Big corporations can so often be relied upon to put their short-term profits over everything else from public good right down to even their long-term survival.
We saw that in spades over the past fortnight with greedy power companies sitting at the roulette or poker table of Australia’s electricity grid, bluffing, raising bids, holding, or speculating on whether another oligopolitical supplier will hold out for the big one or cash in and take the profits now.
In that environment they could risk gambling themselves out of business or make windfall profits for their shareholders. And they did.
It was raw capitalism, “regulated” by a feeble, straw regulator,
The last thing on the power companies’ mind was the orderly provision of electricity to the nation’s consumers.
Fancy an electricity supplier, whether fossil or renewable, but usually a gas-based supplier, deliberately withholding electricity supply in time of dire need in the hope that the demand would get even more desperate and retailers would become willing to pay even higher astronomical prices for electricity so the supplier’s profits would go through the roof and too bad for the wrapped-in-blankets consumers who have to pay for the passed-on costs.
Much was spoken about political integrity in the election campaign. Great. Prime Minister Anthony Albanese at least has a deal of control over that, He can discipline errant Labor Ministers and MPs and can influence the Parliament as a whole.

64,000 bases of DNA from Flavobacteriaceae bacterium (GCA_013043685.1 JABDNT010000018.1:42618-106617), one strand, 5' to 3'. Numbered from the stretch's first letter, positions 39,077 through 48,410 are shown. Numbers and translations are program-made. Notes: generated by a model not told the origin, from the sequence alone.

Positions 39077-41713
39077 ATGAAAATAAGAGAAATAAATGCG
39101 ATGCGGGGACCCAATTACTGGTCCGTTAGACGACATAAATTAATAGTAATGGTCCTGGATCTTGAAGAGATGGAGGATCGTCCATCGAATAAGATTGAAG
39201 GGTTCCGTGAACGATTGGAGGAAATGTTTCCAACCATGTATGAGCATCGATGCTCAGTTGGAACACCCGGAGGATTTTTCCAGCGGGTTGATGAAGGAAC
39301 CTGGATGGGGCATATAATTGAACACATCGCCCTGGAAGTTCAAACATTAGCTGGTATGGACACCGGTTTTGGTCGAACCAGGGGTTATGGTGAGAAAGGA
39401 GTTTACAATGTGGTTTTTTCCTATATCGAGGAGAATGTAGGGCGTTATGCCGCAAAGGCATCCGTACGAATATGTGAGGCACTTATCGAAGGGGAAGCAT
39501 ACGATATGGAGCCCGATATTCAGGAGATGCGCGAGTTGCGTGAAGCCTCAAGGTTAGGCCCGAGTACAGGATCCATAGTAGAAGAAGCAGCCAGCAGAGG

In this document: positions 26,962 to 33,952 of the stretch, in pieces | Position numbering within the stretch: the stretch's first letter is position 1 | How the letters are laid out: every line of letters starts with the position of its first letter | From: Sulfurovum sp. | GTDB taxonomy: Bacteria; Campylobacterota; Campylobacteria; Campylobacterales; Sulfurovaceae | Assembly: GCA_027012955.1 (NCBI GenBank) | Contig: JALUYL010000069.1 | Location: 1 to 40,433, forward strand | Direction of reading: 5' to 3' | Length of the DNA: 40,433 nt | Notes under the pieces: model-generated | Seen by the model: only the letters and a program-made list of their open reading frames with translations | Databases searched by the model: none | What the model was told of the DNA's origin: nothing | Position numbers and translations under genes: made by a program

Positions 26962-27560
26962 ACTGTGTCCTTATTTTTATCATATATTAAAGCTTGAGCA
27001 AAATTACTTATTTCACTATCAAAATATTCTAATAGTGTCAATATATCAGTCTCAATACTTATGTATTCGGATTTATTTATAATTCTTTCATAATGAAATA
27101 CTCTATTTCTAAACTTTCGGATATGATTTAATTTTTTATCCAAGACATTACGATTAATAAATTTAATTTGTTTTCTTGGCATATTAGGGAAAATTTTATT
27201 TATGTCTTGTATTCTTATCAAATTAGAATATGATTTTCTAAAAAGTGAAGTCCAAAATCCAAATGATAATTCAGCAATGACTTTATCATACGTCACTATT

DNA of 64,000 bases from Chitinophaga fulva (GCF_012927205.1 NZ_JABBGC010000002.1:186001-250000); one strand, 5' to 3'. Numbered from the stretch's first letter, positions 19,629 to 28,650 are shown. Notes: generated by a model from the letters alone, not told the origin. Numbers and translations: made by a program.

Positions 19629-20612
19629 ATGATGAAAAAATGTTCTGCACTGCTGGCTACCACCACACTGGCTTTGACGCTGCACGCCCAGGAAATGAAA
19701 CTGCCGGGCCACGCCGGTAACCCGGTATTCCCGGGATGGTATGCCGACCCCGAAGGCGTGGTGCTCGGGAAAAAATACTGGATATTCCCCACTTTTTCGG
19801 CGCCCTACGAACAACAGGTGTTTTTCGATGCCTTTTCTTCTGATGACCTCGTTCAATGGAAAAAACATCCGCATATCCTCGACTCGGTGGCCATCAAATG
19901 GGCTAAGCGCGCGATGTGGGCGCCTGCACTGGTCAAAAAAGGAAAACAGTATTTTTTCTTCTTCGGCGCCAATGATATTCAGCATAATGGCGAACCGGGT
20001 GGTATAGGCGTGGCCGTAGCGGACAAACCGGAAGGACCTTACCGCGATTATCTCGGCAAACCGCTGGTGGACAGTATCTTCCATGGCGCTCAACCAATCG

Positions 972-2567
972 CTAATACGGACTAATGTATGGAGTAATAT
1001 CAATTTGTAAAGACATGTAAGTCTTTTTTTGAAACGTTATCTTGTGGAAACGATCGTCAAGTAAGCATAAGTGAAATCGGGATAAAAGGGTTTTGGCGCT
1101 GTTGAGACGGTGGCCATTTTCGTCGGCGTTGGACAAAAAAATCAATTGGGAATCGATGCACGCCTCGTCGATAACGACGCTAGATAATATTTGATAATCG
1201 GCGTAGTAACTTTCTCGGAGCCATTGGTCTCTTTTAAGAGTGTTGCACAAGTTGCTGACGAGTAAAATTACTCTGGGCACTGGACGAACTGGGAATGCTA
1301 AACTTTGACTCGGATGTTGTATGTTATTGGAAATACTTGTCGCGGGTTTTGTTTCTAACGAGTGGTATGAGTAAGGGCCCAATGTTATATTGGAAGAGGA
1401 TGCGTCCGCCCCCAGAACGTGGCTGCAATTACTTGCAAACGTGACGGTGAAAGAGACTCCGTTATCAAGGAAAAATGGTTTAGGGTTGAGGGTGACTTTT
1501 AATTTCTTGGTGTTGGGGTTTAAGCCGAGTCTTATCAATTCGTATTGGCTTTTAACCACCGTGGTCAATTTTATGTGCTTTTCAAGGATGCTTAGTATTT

But he faces a greater challenge in ensuring corporate Australia behaves itself. If he doesn’t, he will be blamed, just as the Coalition was rightly condemned for dragging its heels on banks behaving badly; for allowing the for-profit nursing homes to abuse their elderly clients; and for doing nothing effective on renewables because it would offend their fossil donors.
Examples of corporate selfishness abound – individually and industrywide. However, there is one example of corporate selfishness and short-sightedness in Australia that transcends the rest: the incessant calls and demands by business to ramp up immigration so it has a cheap pool of labour and a way to hold workers in check.
Then Prime Minister John Howard started the ramp up. Industrial relations dominated his agenda throughout his political life. He ramped up immigration not because he was enamoured of multiculturalism, but because he swallowed the idea that a cheap labour pool would dampen union activity and worker rights and create a pool of unemployed at the ready.
Then Prime Minister Kevin Rudd kept it up because as a player on the world stage he “likes the idea of a Big Australia”.
What will Albanese do? With any luck he will be like many of us who have taken joy at seeing so many “Staff Wanted” signs in shops, cafes, restaurants and elsewhere that appeared as immigration was effectively halted in early 2020 because of Covid.
Unemployment plummeted, against all predictions. The minimum wage has risen. It is nice to be wanted.